Today, we examine xian bing, dough disks about the size and weight of a shuffleboard puck, tawny brown, slightly domed, mottled on the surface with a pebbly pattern that resembles Chinese characters from across the room, but up close looks more like Braille.
This particular xian bing, stuffed with ground lamb and served four to a plate, is the specialty of Beijing Pie House, a cramped restaurant in the usual sort of Monterey Park minimall. The main item of décor is what appears to be a big clock on a wall behind the counter, although it seems to have been stripped of its hands. The queue stretching outside the restaurant is longer than it seems, because there is an odd preponderance of people rocking to radio jams in the parking lot, leaving only the scissors-paper-rock losers to secure their place in line, and inside the vestibule, dudes glare at the parties lingering just a little too long over their beef noodle soup. Even the most patient of the people waiting loses it just a little when an old lady ducks under his arm and puts her name ahead of his on the list. And the tables are close enough together, and the flow of customers steady enough, that nobody hesitates to reach over to swipe the jar of chile oil on your table, or to exchange their squirt bottle of white vinegar for your cruet of the good black stuff. It is understood that you will do the same when your order of dumplings comes.
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You'll probably start your meal with a cold appetizer or two, perhaps a plate of sliced celery spiked with soaked peanuts that act as little star-anise bombs, or a little sliced loaf of bean curd with soy sauce and slivered scallions, or a platter of oddly tasteless cold beef tripe with toasted chiles. There are dumplings, although the soup dumplings, xiao long bao, are on the stodgy side, and the pan-fried leek-with-pork dumplings are stiff and bland. You will get an order of the thick, handmade noodles, possibly in a thin, spicy beef broth; more likely as zha jiang mian: served plain and lukewarm in a bowl, ready to be tossed with slivered cucumber, bean sprouts and a tarry, pitch-black bean sauce enhanced with specks of meat.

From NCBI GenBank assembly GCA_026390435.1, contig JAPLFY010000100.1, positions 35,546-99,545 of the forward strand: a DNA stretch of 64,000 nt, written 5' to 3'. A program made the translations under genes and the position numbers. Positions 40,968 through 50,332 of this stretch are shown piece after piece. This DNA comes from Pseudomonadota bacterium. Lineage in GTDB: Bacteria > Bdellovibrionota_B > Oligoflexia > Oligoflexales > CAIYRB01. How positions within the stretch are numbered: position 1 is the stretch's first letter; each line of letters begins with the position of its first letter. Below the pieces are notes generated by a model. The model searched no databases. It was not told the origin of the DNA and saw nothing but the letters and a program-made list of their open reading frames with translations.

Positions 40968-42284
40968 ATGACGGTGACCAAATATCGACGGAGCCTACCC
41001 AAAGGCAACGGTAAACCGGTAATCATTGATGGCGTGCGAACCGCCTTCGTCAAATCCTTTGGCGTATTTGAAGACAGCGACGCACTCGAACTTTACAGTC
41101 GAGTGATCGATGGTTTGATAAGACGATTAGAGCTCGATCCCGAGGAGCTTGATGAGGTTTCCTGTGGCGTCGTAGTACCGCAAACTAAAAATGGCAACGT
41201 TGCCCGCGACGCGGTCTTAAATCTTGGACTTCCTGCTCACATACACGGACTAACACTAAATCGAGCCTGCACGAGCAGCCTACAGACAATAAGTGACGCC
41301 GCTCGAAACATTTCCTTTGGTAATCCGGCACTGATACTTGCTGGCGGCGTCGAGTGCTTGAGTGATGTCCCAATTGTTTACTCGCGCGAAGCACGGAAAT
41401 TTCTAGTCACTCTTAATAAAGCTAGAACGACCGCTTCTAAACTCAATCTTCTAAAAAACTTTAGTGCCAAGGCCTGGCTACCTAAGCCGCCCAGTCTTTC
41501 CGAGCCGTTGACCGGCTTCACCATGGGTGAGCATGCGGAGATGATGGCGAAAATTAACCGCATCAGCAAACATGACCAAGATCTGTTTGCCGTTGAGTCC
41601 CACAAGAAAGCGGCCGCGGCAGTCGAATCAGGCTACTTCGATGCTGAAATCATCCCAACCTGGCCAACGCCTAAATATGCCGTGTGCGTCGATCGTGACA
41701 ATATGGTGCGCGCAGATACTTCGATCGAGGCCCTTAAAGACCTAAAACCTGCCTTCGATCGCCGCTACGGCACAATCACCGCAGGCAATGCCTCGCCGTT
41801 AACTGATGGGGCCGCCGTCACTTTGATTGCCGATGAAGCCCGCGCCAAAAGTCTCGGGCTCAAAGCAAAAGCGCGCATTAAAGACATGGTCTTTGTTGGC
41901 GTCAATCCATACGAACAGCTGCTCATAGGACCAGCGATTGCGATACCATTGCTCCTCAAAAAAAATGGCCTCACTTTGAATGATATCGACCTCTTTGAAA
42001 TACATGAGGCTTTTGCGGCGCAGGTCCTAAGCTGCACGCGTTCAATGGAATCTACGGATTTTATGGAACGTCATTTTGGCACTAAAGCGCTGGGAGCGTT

If you like the beef roll at 101 Noodle Express in Alhambra, one of the signal dishes of the San Gabriel Valley experience, you may find the beef roll at Beijing Pie House to be slightly austere. The beef itself is tender and elegantly prepared, smeared with a delicious bean sauce, resembling something plucked from a French pot au feu more than it does rough Chinese street food; but it is wrapped in a thin, delicate crepe instead of the brawny, oily pastry you'll find at the uptown rival, like a beef roll you'd enjoy late in the afternoon, served with a pot of tea. You will like the "Homeland Meat Cake," which sounds like the kind of fantasy Dick Cheney used to conjure up to cheer him through the long, lonely nights in his undisclosed location, but is actually a crisp, multilayered pancake of vast area, stuffed with thin sheets of a pink meat you don't want to think about too carefully and sliced into wedges.
But we know why we're here. And as promised, xian bing are hot when you pick them up, finger-scorchingly hot, like a potato snatched straight from the embers, and the texture, although you sense a faint crackliness, is thin, warm and pliable, like skin. The menu warns you that it's hot, and the waitress warns you that it's hot, and the woman at the next table warns you, too, but there is probably nothing that can prepare you for the act of biting into a too-hot xian bing, when a jet of pressurized soup, as volatile as the steam from Old Faithful, arcs over your shoulder and drips harmlessly down the plate glass behind you. Fancy a duel? Let's specify xian bing at dawn.
Beijing Pie House | 846 E. Garvey Ave., Monterey Park | (626) 288-3818 | Tues.-Sun., 11 a.m.-9 p.m. | Cash only | No alcohol | Lot parking | Takeout | Pies, noodles and pancakes $4.99-$7.99 | Recommended dishes: lamb pie, Homeland Meat Cake, Beijing-style noodles (chachiangmian)